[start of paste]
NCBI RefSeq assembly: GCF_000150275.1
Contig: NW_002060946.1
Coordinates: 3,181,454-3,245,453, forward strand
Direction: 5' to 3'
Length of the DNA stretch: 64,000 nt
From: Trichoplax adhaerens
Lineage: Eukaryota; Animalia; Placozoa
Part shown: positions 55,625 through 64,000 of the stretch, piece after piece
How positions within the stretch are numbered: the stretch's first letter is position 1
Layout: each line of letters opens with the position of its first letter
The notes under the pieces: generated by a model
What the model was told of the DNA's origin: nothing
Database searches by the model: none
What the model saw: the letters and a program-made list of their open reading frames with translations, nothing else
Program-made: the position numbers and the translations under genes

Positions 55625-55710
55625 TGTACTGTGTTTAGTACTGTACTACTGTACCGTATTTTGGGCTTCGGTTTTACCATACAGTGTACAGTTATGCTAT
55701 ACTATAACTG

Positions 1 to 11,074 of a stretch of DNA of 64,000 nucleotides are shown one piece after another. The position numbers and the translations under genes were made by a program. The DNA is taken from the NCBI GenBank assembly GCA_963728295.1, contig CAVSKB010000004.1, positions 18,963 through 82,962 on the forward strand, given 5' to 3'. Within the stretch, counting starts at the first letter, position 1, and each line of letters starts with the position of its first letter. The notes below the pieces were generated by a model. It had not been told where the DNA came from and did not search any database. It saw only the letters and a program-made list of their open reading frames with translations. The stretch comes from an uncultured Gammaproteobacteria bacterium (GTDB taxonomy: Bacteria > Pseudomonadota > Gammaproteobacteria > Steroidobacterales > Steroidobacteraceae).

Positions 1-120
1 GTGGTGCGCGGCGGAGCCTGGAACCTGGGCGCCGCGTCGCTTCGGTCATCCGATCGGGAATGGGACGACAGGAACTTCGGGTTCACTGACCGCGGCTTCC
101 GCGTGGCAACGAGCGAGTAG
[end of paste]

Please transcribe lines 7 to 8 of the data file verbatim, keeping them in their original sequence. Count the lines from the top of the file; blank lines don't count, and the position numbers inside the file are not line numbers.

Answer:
Lineage: Eukaryota; Animalia; Placozoa
Part shown: positions 55,625 through 64,000 of the stretch, piece after piece